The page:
Did you know that adequate vitamin D levels are essential for muscles to work properly? This includes the expansion and contraction of muscles along with the recovery and associated inflammation that comes after challenging the muscles. Some inflammation is inevitable as the muscles are worked. Tiny tears can occur in the muscle tissue but, as the body repairs these tears, muscle growth occurs. Some of you may even do this on purpose on a regular basis using weights! A healthy immune system will kick in and calm the inflammation down and even help release body chemicals that grow and restore the muscle tissue. Vitamin D plays a big role in this restorative process. Suboptimal vitamin D levels in athletes has been linked with stress fractures, muscle weakness, and poor athletic performance due to the inability of the muscles to function properly. In addition, athletes (or those who remain active for fun or for their health), may experience prolonged muscle recovery after exercise due to low vitamin D levels. |4|
Decreased Bioavailability in Obesity
With all these health benefits of vitamin D, we want to be sure to get the most out of the vitamin D we consume, whether it be from our diet or from supplements. You probably already know to take it with food since our bodies don’t assimilate it well without food, particularly fats. But did you know that obesity also affects how well a body can absorb vitamin D? It has been shown that obesity actually prevents our bodies from properly absorbing vitamin D. That, paired with the strain of obesity on the heart and joints, is plenty of motivation to maintain a healthy weight. |1|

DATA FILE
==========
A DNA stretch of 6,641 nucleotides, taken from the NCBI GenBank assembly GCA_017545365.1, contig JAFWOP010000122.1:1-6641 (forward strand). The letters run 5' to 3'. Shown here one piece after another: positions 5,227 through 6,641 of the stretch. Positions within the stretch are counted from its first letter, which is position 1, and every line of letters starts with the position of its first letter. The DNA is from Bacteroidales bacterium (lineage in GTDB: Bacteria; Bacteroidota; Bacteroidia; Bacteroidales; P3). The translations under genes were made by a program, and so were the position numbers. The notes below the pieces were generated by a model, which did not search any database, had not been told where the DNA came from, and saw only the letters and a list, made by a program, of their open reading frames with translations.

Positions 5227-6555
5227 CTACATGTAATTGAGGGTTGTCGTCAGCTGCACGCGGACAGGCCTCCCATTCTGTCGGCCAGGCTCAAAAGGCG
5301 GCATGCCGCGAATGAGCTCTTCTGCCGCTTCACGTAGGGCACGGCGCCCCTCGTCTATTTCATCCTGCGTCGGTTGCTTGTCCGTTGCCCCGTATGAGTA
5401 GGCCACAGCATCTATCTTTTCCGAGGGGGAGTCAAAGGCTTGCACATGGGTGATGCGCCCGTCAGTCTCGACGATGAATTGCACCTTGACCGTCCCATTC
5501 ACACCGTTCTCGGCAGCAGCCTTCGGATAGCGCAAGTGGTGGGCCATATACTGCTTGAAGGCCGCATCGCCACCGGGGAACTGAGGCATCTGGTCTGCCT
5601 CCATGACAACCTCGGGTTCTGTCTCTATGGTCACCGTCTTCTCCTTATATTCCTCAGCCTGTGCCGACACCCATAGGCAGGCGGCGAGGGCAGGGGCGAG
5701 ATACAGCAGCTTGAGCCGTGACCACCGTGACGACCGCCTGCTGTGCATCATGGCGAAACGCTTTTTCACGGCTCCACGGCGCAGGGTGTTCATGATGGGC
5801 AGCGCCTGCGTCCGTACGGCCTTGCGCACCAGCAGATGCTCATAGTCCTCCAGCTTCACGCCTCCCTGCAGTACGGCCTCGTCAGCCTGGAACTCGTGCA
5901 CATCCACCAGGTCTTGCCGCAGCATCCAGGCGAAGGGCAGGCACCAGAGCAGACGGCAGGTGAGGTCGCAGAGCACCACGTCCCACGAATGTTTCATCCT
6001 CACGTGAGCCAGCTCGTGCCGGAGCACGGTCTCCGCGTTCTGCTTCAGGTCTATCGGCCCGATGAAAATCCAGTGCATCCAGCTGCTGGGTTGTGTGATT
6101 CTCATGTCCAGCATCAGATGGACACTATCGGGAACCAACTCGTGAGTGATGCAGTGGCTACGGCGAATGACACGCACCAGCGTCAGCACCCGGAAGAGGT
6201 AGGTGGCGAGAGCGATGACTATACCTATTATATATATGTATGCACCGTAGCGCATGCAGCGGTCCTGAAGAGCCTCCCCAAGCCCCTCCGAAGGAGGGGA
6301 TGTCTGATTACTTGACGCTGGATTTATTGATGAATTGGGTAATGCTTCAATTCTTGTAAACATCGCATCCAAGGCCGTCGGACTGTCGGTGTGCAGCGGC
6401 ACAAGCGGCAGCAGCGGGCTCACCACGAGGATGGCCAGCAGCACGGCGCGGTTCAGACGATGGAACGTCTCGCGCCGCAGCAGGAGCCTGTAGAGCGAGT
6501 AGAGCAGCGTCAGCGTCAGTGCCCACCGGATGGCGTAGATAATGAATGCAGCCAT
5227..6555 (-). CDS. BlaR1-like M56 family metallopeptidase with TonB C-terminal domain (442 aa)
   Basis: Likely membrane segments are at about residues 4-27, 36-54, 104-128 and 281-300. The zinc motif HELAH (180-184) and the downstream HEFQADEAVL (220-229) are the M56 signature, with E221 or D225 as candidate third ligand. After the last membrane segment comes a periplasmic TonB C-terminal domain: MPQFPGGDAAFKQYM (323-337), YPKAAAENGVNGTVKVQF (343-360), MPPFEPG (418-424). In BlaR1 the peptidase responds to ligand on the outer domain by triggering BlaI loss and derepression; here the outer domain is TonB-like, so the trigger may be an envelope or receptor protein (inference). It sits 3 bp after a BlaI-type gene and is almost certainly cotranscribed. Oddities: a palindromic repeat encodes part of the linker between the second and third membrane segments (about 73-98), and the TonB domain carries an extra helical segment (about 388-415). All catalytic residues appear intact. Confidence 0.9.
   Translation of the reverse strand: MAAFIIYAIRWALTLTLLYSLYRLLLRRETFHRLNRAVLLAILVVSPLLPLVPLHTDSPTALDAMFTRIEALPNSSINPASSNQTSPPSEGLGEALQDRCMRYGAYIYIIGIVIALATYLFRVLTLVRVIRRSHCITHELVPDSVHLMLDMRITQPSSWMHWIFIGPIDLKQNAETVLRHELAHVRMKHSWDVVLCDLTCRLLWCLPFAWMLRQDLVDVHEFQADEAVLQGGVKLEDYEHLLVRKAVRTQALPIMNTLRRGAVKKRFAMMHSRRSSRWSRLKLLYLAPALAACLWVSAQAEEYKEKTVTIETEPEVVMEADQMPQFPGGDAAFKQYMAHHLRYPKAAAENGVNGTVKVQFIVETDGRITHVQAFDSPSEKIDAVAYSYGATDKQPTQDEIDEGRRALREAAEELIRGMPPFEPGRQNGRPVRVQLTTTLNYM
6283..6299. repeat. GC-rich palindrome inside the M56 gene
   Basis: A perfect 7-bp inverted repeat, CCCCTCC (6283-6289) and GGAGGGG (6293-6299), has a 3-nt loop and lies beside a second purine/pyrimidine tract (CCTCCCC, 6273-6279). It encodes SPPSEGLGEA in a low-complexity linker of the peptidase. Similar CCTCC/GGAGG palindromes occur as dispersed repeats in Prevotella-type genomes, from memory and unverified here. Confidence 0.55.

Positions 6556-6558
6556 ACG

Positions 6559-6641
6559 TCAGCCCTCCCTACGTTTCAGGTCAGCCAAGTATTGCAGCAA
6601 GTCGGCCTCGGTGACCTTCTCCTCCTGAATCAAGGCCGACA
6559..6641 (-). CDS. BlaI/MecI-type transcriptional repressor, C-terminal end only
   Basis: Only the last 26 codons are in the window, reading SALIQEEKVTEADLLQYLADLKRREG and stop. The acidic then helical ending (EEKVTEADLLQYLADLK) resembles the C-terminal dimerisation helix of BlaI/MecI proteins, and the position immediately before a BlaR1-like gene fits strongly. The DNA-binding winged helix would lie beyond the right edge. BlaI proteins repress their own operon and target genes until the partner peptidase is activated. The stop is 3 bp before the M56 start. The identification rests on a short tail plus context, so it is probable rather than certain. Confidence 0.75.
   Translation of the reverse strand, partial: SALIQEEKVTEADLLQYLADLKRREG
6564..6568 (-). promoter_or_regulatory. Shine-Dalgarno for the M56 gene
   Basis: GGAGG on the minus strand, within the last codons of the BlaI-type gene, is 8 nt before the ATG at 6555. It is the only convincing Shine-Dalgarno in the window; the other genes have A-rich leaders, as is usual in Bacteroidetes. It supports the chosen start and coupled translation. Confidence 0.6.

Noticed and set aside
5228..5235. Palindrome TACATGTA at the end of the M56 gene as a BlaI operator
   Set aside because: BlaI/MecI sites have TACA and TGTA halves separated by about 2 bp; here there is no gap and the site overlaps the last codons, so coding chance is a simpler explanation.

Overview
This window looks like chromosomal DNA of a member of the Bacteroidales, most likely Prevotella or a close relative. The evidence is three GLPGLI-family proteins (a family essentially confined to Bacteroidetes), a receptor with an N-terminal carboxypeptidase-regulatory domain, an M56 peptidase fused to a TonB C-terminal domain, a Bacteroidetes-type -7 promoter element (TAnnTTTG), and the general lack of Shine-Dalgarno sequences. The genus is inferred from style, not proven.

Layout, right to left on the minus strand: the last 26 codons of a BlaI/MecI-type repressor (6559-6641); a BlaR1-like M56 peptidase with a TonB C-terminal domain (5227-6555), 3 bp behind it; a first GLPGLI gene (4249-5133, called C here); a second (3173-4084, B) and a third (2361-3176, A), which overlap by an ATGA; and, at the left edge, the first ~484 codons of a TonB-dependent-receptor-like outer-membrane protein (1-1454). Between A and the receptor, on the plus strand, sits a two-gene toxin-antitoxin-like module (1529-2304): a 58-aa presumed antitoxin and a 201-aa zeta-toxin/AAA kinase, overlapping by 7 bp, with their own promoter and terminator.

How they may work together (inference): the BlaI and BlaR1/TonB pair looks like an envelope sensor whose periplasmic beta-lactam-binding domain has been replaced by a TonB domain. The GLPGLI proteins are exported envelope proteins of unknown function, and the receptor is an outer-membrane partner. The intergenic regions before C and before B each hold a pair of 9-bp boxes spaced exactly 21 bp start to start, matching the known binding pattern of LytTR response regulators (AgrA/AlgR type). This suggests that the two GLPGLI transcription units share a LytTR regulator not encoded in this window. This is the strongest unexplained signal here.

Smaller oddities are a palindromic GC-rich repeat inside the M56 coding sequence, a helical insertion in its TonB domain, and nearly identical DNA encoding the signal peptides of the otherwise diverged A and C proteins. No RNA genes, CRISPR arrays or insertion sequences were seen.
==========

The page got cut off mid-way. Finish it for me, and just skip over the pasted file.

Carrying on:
Hopefully, you now have a better understanding of how crucial it is to get enough vitamin D year-round. If you’re not sure how to determine if you’re getting enough vitamin D, or you are interested in starting on a high quality supplement for you or your family, you are welcome to stop in at any of our locations any time to discuss your particular concerns with one of our knowledgeable staff members.
- Decreased bioavailability of vitamin D in obesity – PubMed (nih.gov)
- Vitamin D Deficiency and Supplementation and Relation to Cardiovascular Health – American Journal of Cardiology (ajconline.org)
- Cannell, J.J., B.W. Hollis, M.B. Sorenson, T.N. Taft, and J.J. Anderson (2009). Athletic performance and vitamin D. Med. Sci. Sports Exerc. 41:1102-1110.
- [Current Topics on Vitamin D. The effects of vitamin D on the immune system] – PubMed (nih.gov)
- Nair R, Maseeh A. Vitamin D: The “sunshine” vitamin. J Pharmacol Pharmacother. 2012 Apr;3(2):118-26.
- The impact of vitamin D on regulatory T cells – PubMed (nih.gov)
- Vitamin D and the immune system – PubMed (nih.gov)
- Non-linear Mendelian randomization analyses support a role for vitamin D deficiency in cardiovascular disease risk | European Heart Journal | Oxford Academic (oup.com)
The information provided here is for educational purposes only. None of the research or evidence presented here is intended as a substitute for consulting an appropriate healthcare professional. These statements have not been evaluated by the Food and Drug Administration. The products offered here are not intended to diagnose, treat, cure, or prevent any disease. If you believe that you may have a disease condition, please consult your healthcare practitioner before using this or any other dietary supplement.